Tuesday, July 17, 2012

Poverty and dependency on government. More than money is needed.

Here's an article on the state of affairs in north Minneapolis where two thirds of people are on county  assistance.
Out of the many discussions about rebuilding north Minneapolis after the devastating tornado last spring, one startling statistic emerged — 68 percent of North Side residents make so little money that they receive assistance from Hennepin County to get by.    

Their ranks include LaToya Surratt, who gradually won enough hours from her employer to wean herself off of food stamps and medical insurance for herself and her 4-year-old daughter, but still depends on the county to pay for the girl’s day care.     

And Shanette Marable, who left her job as a cashier at Burger King to care for her infant, only to struggle to find a job when she was ready to go back to work.     

The high level of dependency has prompted Hennepin County to approve a project to examine the reasons behind it to try to lower the rate by 25 percent over five years.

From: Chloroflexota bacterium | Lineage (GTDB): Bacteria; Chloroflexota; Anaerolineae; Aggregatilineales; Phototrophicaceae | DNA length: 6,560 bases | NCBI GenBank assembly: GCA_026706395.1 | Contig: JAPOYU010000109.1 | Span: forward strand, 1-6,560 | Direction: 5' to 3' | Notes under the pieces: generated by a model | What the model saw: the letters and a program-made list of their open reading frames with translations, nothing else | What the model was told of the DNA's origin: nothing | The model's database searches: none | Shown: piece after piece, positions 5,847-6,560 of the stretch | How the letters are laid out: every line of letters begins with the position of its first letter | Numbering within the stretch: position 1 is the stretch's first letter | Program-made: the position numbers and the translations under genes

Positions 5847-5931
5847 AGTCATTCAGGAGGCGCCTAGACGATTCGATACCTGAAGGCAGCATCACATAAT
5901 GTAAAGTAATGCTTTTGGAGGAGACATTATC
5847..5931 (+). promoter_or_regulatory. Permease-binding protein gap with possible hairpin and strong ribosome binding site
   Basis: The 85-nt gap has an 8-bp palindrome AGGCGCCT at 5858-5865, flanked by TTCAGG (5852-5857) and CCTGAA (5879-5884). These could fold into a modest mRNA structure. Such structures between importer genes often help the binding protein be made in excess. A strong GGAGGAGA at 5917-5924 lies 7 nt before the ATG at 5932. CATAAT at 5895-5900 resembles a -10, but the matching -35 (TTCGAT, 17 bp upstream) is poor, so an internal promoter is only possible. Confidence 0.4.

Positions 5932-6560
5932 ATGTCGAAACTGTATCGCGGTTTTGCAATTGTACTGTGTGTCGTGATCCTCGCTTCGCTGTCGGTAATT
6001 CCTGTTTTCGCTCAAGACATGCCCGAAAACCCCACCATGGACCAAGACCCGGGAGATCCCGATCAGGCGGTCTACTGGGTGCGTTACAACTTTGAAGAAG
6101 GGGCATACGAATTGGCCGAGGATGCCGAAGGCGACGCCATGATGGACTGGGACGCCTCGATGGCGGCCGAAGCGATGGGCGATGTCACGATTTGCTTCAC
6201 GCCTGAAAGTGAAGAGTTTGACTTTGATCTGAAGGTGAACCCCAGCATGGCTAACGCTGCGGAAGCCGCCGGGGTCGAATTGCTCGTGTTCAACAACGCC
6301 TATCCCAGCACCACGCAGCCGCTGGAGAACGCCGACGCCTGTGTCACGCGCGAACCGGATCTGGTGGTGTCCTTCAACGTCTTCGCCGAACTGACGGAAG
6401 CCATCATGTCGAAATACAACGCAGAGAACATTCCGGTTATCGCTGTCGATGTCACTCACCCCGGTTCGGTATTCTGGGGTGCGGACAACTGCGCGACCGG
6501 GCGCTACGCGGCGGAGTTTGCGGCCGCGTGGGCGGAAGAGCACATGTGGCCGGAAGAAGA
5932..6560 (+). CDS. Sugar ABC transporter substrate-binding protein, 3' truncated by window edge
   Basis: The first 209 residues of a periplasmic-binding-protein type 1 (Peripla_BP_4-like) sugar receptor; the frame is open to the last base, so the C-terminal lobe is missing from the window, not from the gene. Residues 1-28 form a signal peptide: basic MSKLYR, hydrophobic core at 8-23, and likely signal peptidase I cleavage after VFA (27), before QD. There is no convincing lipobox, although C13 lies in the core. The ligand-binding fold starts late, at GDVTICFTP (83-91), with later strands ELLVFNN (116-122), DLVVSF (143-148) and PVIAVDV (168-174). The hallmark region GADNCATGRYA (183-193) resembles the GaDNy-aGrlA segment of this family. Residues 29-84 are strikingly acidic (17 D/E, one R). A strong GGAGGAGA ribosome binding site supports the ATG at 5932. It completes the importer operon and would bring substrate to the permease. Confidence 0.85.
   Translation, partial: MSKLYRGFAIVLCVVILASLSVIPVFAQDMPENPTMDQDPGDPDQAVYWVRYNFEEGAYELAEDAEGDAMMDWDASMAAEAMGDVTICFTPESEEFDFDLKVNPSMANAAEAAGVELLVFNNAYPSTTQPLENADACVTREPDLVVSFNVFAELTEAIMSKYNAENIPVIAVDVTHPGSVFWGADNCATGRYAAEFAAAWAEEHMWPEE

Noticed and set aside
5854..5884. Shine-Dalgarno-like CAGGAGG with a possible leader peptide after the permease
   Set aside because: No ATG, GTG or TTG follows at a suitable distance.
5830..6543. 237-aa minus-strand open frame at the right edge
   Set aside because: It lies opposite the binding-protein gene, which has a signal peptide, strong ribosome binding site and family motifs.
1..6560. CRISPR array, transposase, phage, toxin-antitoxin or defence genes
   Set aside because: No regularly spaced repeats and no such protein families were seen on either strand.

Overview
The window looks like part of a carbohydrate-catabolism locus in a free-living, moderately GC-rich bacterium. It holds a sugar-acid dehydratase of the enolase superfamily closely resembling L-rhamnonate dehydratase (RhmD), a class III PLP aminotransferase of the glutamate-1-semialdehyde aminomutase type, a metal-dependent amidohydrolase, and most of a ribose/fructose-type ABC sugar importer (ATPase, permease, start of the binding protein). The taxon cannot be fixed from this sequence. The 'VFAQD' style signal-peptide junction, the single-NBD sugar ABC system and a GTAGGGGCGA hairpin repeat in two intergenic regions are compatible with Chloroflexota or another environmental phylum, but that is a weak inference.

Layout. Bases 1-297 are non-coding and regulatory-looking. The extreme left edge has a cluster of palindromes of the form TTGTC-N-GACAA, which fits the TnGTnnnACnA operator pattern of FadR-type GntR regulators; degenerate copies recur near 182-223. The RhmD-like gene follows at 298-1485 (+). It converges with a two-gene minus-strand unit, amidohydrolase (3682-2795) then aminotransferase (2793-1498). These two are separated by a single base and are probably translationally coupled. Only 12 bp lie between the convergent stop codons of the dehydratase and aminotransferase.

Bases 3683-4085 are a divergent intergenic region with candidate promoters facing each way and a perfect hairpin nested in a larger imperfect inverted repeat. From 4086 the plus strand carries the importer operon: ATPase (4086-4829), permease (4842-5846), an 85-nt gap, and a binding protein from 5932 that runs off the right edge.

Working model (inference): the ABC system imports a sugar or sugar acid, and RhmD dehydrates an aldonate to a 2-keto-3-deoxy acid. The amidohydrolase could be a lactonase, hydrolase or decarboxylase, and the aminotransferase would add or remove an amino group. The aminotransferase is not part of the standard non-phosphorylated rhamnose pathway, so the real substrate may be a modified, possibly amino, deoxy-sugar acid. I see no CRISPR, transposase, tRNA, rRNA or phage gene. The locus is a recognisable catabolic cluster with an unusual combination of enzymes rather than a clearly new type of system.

“When you start seeing a rate around two-thirds, you begin to understand that poverty has become the dominant culture,” said George Garnett, director of strategic development at Summit Academy OIC, whose leaders are involved in carrying out the project.    

In all, $2.6 billion for child care, medical insurance, cash assistance, and other safety net programs flowed to low-income Hennepin County residents in 2010, the latest year for which the county supplied numbers. It was a 27 percent increase since 2006. Most of that money came from the federal and state governments, though the county paid $214 million.    

Nationally, 17 percent of Americans receive food stamps, welfare, housing subsidies, Medicaid, or Supplemental Security income, according to published estimates from census data analyzed by the Washington, D.C.-based Center on Budget and Policy Priorities. That figure does not include subsidized child care.     

North Minneapolis residents still comprise only 18 percent of the county’s social services clients.    

“We have to challenge the proposition that charity and welfare are the way to prosperity — the results are speaking for themselves,” said Louis King, CEO of Summit Academy OIC, who is also leading the project. 
 Mr. King's comment says to me that lack of money isn't the ultimate source of the problem.  It's moral, spiritual.  Lack of character, hope, and marriage.  To name a few.

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